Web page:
About InVivoMAb anti-mouse CD317 (BST2, PDCA-1)
The 927 monoclonal antibody reacts with mouse CD317 also known as BST2 and PDCA-1, a 29-33 kDa type II transmembrane glycoprotein. CD317 is expressed exclusively by plasmacytoid dendritic cells and serves as a marker for these cells. CD317 is also sometimes expressed by some tumor cells, including multiple myeloma, renal cell carcinoma, and melanoma cells. The 927 antibody is a useful tool to specifically deplete plasmacytoid dendritic cells when administered in vivo.
InVivoMAb anti-mouse CD317 (BST2, PDCA-1) Specifications
|Isotype||Rat IgG2b, κ|
|Recommended Isotype Control(s)|
|Recommended Dilution Buffer|
|Immunogen||Mouse type I IFN-producing cells|
|Sterility||0.2 μM filtered|
|Production||Purified from tissue culture supernatant in an animal free facility|
|Molecular Weight||150 kDa|
|Storage||The antibody solution should be stored at the stock concentration at 4°C. Do not freeze.|
InVivoMAb anti-mouse CD317 (BST2, PDCA-1)
in vivo pDC depletion
Bradley, K. C., et al. (2019). “Microbiota-Driven Tonic Interferon Signals in Lung Stromal Cells Protect from Influenza Virus Infection.” Cell Rep 28(1): 245-256.e244. PubMed
Type I interferon (IFNα/β) pathways are fine-tuned to elicit antiviral protection while minimizing immunopathology; however, the initiating stimuli, target tissues, and underlying mechanisms are unclear. Using models of physiological and dysregulated IFNα/β receptor (IFNAR1) surface expression, we show here that IFNAR1-dependent signals set the steady-state IFN signature in both hematopoietic and stromal cells. Increased IFNAR1 levels promote a lung environment refractory to early influenza virus replication by elevating the baseline interferon signature. Commensal microbiota drive the IFN signature specifically in lung stroma, as shown by antibiotic treatment and fecal transplantation. Bone marrow chimera experiments identify lung stromal cells as crucially important for early antiviral immunity and stroma-immune cell interaction for late antiviral resistance. We propose that the microbiota-driven interferon signature in lung epithelia impedes early virus replication and that IFNAR1 surface levels fine-tune this signature. Our findings highlight the interplay between bacterial and viral exposure, with important implications for antibiotic use.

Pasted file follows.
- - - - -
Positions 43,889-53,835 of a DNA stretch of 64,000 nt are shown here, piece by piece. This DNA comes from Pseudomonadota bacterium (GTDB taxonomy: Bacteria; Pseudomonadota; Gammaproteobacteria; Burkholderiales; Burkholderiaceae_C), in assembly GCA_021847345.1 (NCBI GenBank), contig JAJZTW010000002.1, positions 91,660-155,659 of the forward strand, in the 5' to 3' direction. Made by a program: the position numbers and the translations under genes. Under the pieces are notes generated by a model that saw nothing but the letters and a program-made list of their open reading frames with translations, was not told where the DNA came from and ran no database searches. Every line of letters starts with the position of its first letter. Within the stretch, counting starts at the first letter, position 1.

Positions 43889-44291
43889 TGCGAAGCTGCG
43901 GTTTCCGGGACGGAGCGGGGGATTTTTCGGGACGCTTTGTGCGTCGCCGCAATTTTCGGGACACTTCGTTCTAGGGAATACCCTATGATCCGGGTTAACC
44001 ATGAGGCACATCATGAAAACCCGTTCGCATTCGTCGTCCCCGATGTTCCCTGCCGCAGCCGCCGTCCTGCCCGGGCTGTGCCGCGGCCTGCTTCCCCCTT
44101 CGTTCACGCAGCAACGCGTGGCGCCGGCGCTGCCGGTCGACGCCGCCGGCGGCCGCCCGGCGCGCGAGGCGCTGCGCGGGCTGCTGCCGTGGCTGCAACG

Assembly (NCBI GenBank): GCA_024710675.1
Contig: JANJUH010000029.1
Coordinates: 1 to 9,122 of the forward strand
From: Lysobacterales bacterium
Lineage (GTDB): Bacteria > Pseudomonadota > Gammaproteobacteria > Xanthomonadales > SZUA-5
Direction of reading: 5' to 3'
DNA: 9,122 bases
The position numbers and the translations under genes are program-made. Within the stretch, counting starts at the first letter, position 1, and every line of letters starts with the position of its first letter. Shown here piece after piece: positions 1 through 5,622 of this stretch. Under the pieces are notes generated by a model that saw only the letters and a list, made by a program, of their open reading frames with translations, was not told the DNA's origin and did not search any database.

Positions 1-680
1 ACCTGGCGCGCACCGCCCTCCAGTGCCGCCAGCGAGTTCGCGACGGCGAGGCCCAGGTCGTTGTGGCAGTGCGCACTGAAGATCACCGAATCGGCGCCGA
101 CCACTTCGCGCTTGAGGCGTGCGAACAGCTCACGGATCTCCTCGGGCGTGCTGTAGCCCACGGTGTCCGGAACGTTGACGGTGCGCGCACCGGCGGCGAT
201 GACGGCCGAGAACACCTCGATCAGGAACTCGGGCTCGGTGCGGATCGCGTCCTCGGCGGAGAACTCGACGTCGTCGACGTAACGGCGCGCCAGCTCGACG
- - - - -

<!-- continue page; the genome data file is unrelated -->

in vivo pDC depletion
Nash, W. T., et al. (2017). “Murine Cytomegalovirus Disrupts Splenic Dendritic Cell Subsets via Type I Interferon-Dependent and -Independent Mechanisms.” Front Immunol 8: 251. PubMed
Dendritic cells (DC) are well-known modulators of immunity. This heterogeneous population is composed of defined subsets that exhibit functional specialization and are critical in initiating responses to pathogens. As such, many infectious agents employ strategies to disrupt DC functioning in attempts to evade the immune system. In some instances, this manifests as an outright loss of these cells. Previous work has suggested that, in the absence of an efficient natural killer (NK) cell response, murine cytomegalovirus (MCMV) induces large amounts of interferon (IFN)-I. This heightened IFN-I response is thought to contribute to conventional DC (cDC) loss and delayed development of T cell immunity. However, the precise role of IFN-I in such cDC loss remains unclear. We investigated the effects of licensed NK cells and IFN-I signaling on splenic cDC subsets during MCMV infection and found that a licensed NK cell response partially protects cDC numbers, but does not prevent increases in serum IFN-I. This suggested that high residual IFN-I could contribute to cDC loss. Therefore, we used multiple strategies to modulate IFN-I signaling during MCMV infection including plasmacytoid DC depletion, IFN-I receptor (IFNAR) blockade, and genetic ablation of IFNAR expression. Interestingly, restriction of IFN-I signals did not substantially preserve either CD8(+) or CD4(+) DC total numbers, but resulted in significant retention and/or accumulation of the splenic CD8(-) CD4(-) [double negative (DN)] subset. However, the DN DC effect manifested in a DC-extrinsic manner since IFNAR-deficient cells were not preferentially retained over their IFNAR wild-type counterparts in a mixed-chimera setting. Our results show that IFN-I signaling is not responsible for overt cDC toxicity in the setting of acute MCMV infection and emphasize that additional mechanisms contribute to DC loss and require exploration.
Toivonen, R., et al. (2016). “Activation of Plasmacytoid Dendritic Cells in Colon-Draining Lymph Nodes during Citrobacter rodentium Infection Involves Pathogen-Sensing and Inflammatory Pathways Distinct from Conventional Dendritic Cells.” J Immunol 196(11): 4750-4759. PubMed
Dendritic cells (DCs) bear the main responsibility for initiation of adaptive immune responses necessary for antimicrobial immunity. In the small intestine, afferent lymphatics convey Ags and microbial signals to mesenteric lymph nodes (LNs) to induce adaptive immune responses against microbes and food Ags derived from the small intestine. Whether the large intestine is covered by the same lymphatic system or represents its own lymphoid compartment has not been studied until very recently. We identified three small mesenteric LNs, distinct from small intestinal LNs, which drain lymph specifically from the colon, and studied DC responses to the attaching and effacing pathogen Citrobacter rodentium in these. Transcriptional profiling of conventional (CD11c(high)CD103(high)) DC and plasmacytoid (plasmacytoid DC Ag-1(high)B220(+)CD11c(int)) DC (pDC) populations during steady-state conditions revealed activity of distinct sets of genes in these two DC subsets, both in small intestinal and colon-draining LNs. C. rodentium activated DC especially in colon-draining LNs, and gene expression changed in pDC more profoundly than in conventional DC. Among the genes most upregulated in pDC were C-type lectin receptor CLEC4E, IL-1Rs (IL-1R1 and -2), proinflammatory cytokines (IL-1a and IL-6), and TLR6. Our results indicate that colon immune surveillance is distinct from that of the small intestine in terms of draining LNs, and identify pDC as active sentinels of colonic inflammation and/or microbial dysbiosis.